r^2, s^2, t^2 are all squares, andr^2 + N = s^2 ,s^2+N = t^2 ?

Three Successive Squares w/difference

Here's a Geometric Proof

Three Successive Squares w/difference

Multiplying together square numbers gives us another square number.

Hey,

y^2 = r^2 \cdot s^2 \cdot t^2

y^2 = r^2 \cdot s^2 \cdot t^2 y^2 = (s^2-N) \cdot s^2 \cdot (s^2+N)

y^2 = r^2 \cdot s^2 \cdot t^2 y^2 = (s^2-N) \cdot s^2 \cdot (s^2+N) y^2 = s^6 - N^2 s^2

Next, I want to tell you about a seemingly unrelated problem, which will lead us to an easier way to solve the congruent number problem.

Choose your favorite N , such as 10 . Can you find three square numbers r^2 , s^2 , and t^2 , such that the difference between each two neighboring square numbers is N ?

Fibonacci, the namesake of the Fibonacci numbers, studied this problem. As it turns out, if we can solve this problem and find three square numbers each N apart, it means N is a congruent number! Let's see why.

Let's pretend we already solved the three successive squares problem, and found three square numbers each N apart. Then we can represent these three square numbers geometrically by drawing three squares - one with area r^2 , one with area s^2 , and one with area t^2 .

Because we assumed each square number is N apart, if we remove the square representing r^2 , the area outlined in \text{purple} is 2N . The \text{green area} is N , and the \text{blue L-shaped area} has area N , so combined their area is 2N .

Now, we're going to cut this little rectangle on the bottom...

...and paste it on the side of this shape to make a long rectangle. Since we haven't added or removed any area, this rectangle has the same area as the shape before: its area is 2N .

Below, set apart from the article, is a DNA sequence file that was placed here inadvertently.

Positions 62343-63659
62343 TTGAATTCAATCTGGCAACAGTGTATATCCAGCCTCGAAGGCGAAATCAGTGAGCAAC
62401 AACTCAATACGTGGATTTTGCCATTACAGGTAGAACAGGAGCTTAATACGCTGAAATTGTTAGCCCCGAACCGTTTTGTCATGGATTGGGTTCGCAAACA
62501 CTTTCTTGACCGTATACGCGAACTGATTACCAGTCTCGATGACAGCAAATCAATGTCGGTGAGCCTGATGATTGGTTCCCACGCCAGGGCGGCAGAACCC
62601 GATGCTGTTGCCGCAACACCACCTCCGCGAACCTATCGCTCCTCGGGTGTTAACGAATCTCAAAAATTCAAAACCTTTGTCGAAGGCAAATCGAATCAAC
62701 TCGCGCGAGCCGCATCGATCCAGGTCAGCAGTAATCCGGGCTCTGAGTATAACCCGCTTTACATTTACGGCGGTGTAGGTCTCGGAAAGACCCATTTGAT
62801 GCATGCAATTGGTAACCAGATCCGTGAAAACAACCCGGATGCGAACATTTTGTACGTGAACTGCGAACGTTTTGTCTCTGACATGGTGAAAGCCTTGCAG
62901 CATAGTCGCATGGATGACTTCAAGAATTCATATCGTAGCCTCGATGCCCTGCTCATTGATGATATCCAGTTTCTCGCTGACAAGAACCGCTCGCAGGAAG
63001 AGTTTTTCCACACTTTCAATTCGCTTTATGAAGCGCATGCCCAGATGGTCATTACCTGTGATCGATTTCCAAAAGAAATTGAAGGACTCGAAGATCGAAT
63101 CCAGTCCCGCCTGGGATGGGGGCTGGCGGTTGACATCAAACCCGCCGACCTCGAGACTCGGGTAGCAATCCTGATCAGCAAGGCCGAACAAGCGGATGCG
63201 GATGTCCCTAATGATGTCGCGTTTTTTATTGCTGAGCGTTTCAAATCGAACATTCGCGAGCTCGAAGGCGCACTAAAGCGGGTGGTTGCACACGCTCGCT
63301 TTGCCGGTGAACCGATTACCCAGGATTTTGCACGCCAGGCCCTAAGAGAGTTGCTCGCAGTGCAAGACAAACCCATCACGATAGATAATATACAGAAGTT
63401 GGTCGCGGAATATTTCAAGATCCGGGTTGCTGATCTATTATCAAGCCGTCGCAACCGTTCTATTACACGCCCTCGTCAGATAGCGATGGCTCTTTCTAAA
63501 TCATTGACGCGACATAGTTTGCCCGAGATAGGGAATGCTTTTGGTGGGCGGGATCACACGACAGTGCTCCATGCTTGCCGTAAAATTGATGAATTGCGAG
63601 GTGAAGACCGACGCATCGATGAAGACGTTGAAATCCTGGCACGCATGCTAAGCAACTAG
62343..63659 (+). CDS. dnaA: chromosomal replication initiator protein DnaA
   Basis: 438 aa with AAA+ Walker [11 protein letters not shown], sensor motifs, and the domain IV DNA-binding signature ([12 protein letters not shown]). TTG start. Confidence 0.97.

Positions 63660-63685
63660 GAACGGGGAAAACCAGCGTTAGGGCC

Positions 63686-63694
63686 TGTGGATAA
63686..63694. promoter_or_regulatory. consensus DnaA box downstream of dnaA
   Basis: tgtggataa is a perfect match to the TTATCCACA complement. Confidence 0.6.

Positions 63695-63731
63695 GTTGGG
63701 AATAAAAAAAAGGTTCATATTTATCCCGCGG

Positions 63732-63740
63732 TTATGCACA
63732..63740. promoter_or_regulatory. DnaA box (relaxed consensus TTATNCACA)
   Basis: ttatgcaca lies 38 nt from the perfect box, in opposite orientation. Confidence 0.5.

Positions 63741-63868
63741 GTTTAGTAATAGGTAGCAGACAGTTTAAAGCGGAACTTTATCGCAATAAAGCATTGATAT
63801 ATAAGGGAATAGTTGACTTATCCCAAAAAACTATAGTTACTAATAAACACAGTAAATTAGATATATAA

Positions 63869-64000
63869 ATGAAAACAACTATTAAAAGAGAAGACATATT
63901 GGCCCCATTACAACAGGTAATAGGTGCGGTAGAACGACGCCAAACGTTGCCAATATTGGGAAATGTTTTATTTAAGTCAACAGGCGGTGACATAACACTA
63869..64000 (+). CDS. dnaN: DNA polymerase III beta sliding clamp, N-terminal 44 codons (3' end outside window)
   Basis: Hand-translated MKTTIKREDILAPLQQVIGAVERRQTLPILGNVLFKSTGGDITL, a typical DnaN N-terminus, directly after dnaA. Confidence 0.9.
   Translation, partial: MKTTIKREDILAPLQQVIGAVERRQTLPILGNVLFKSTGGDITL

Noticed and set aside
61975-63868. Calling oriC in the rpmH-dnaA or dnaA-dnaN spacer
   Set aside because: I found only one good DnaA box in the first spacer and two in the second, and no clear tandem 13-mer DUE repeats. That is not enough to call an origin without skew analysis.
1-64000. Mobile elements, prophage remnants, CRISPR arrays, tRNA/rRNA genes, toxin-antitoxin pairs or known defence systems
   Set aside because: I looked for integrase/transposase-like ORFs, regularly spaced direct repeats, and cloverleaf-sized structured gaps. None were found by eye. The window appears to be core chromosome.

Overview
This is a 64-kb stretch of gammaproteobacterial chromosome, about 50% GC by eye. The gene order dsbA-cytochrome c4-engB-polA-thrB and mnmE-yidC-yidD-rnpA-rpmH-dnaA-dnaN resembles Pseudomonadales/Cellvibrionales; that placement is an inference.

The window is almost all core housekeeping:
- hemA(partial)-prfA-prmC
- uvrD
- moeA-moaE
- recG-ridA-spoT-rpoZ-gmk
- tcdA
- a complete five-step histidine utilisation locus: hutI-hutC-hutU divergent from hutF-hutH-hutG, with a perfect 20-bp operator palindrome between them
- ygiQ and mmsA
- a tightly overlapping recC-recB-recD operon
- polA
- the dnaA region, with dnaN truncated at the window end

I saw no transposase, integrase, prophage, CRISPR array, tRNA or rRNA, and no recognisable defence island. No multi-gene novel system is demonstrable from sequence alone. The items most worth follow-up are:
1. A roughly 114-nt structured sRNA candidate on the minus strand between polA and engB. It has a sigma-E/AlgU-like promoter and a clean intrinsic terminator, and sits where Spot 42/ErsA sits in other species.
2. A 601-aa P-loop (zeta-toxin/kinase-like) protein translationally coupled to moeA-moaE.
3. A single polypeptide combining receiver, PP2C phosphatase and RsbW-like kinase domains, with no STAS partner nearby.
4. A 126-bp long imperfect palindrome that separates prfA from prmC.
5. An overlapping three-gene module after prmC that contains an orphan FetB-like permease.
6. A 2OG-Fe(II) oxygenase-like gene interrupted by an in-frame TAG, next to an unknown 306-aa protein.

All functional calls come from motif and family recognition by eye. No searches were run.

Finally, drawing a diagonal across this rectangle splits it into two right triangles, with area N !

In other words - if we can solve the three successive squares problem for a certainN , we can follow this recipe to make a triangle with area N , showing N is a congruent number!

In other words - if we can solve the three successive squares problem for a certain

Just to check, we can also calculate the sides of this triangle - and if you do the math, if r , s , and t are rational numbers, we're guaranteed that all the sides are rational numbers. So building this triangle really does show N is a congruent number.

Great - so if we solve the three successive squares problem, we solve the congruent number problem. But how can we find those square numbers and solve the three successive squares problem?

Let's start using some algebra to simplify the three successive squares problem!

Let's start using some algebra to simplify the three successive squares problem!

It's a math fact that if you multiply square numbers together, you get another square number.

If we try to solve the three successive squares problem, we need to find three square numbersr^2 , s^2 , and t^2 . Let's try multiplying r^2 , s^2 , and t^2 together and seeing if we can simplify the equation.

If we try to solve the three successive squares problem, we need to find three square numbers

When we multiply together our three square numbers, r^2 , s^2 , and t^2 , we'll get another square number, which I'll call y^2 .

We can simplify this with some substitution. Our square numbers r^2, s^2, t^2 are all related; once we choose s^2 , we're locked into setting r^2=s^2-N and t^2=s^2+N .

To reduce the number of variables, let's get rid ofr^2 and t^2 by writing them in terms of s^2 : since all three square numbers are N away, we can substitute in r^2 = s^2-N and t^2 = s^2+N .

To reduce the number of variables, let's get rid of

Once we multiply out the terms and simplify, we get the equation y^2 = s^6 - N^2 s^2 . Great - now we've reduced our problem to studying solutions of one equation!

Finally, let's rename s^2 to x , giving us the equation y^2 = x^3 - N^2 x . That's it for the algebra!

Now let's take a look at the equationy^2 = x^3 - N^2 x and see if we can solve it.

Now let's take a look at the equation